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Women and People of Color Are at a Crossroads

Astraea Foundation Gala

The Astraea Foundation has been fighting for women and people of color for 40 years. Executive director J. Bob Alotta shares the organization's plans for the next four decades.

"If there's going to be a women's movement that prioritizes the needs of lesbians and women of color, we're going to have to fund it ourselves." Those were the words uttered 40 years ago by a small group of multiracial, cross-class women as they sat around a kitchen table. It was in this moment, that they fiercely founded the Astraea Lesbian Foundation for Justice.

Imagine that just a few years prior to the launch of Astraea in 1977, unmarried women were unable to apply for a credit card, serve on a jury in all 50 states, or attend an Ivy League institution. Women of color, though more represented in the workforce, had even fewer liberties. A handful of years later, as women began to inch toward financial independence, a group of determined women launched a foundation to fund civil rights work for two historically marginalized groups -- women of color and lesbians. The audacity to create a "for us, by us" model of philanthropy in the '70s resonates to this day. We may think of historic fights for equality and access as linear, but the concept that lesbian and queer women, women of color and non-gender conforming individuals can be front and center in the march towards liberation instead of in the shadows, has not always been the case.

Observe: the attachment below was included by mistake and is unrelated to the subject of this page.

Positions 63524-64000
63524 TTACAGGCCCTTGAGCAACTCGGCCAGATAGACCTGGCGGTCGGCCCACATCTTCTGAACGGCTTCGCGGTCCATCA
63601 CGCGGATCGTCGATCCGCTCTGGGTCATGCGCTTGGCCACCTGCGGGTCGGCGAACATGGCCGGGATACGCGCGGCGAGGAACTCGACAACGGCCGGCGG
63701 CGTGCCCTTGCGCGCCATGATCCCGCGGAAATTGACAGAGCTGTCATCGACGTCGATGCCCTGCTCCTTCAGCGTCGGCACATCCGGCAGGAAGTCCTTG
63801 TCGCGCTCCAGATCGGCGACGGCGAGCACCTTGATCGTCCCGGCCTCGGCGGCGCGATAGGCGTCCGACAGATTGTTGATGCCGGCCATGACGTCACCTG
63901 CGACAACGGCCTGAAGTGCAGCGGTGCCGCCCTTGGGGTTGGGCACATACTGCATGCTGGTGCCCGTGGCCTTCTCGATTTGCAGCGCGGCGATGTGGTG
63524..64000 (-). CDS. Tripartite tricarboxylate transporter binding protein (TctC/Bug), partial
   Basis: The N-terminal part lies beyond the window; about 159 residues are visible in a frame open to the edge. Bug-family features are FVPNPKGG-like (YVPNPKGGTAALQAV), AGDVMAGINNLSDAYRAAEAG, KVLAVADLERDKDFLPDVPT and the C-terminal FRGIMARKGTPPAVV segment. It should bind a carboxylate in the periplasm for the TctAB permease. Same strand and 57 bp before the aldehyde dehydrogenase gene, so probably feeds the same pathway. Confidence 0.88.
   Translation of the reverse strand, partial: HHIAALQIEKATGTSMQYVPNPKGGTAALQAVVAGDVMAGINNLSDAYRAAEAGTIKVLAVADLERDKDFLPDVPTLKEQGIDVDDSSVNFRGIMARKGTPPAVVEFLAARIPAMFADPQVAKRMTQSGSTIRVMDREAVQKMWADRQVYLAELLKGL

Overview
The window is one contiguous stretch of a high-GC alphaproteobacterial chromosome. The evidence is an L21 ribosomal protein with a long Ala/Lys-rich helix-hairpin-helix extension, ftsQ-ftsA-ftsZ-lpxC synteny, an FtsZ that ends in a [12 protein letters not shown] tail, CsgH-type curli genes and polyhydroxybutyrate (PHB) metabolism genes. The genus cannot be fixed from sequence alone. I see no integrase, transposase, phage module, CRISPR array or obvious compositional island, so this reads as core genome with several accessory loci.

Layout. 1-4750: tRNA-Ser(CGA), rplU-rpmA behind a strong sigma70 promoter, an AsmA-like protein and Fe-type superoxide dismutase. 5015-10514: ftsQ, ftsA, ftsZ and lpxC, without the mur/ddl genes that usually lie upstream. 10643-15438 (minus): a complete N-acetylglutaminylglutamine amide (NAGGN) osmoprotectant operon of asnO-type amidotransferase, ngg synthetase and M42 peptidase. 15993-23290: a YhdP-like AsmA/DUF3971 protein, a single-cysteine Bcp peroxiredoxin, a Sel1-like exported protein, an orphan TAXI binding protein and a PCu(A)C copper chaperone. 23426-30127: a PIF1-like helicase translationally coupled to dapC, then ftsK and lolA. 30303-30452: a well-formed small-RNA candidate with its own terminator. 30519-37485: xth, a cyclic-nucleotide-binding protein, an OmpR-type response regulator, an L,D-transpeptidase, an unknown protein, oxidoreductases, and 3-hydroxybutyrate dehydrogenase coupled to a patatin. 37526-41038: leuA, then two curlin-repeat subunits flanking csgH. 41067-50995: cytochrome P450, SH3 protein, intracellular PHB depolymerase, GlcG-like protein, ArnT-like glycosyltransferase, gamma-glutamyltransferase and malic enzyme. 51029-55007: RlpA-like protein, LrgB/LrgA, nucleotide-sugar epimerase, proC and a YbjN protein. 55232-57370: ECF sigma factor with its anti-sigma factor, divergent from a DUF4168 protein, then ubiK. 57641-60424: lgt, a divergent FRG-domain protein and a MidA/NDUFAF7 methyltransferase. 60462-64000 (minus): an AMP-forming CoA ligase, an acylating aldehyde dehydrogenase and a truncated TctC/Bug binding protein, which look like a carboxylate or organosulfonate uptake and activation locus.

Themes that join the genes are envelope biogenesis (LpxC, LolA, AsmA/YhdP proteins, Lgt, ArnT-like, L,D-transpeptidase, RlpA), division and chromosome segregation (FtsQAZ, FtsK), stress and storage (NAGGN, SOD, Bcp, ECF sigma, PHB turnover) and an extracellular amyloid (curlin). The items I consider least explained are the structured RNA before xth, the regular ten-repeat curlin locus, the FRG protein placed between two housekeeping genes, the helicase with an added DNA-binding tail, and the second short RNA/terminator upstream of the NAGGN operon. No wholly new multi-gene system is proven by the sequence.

What we know to be true is that freedom is not free -- it takes constant effort, vigilance, and, most importantly, resources.

The mission of Astraea and its practice of radical philanthropy is to move resources from where they are purposefully absent to where they are most needed. The founding mothers of Astraea knew this from the very beginning -- offering their first grants at just $200-$1,000. They understood the significance of any amount of support provided to women of color and queer-led organizations would mean to activists who struggled to gain the attention of mainstream funders. In the 1970s (and often now) the barriers to entry to mainstream funders were systematically reinforced and too high for smaller, lesser-known, and women-led organizations.

At Astraea, we redistribute capital to ensure that the most innovative LGBTQI and people of color activists and artists have a fighting chance of success. For 40 years we have provided the seed funding for countless organizations. The founding mothers believed that even the smallest of gestures, when combined, could create, nurture and strengthen significant social change. They were right.

This year marks Astraea's 40th year of fueling the change-makers on the frontlines resisting and combating anti-LGBTQI culture and policies. We have gone from offering grants of just a few hundred dollars to providing nearly $5 million in grants in 2017. These funds were distributed through 291 grants to 217 grantee partners in 67 countries and across 20 U.S. states. While the circumstances of women of color and lesbians may have improved over the past 40 years, there sadly remains too much that is unchanged.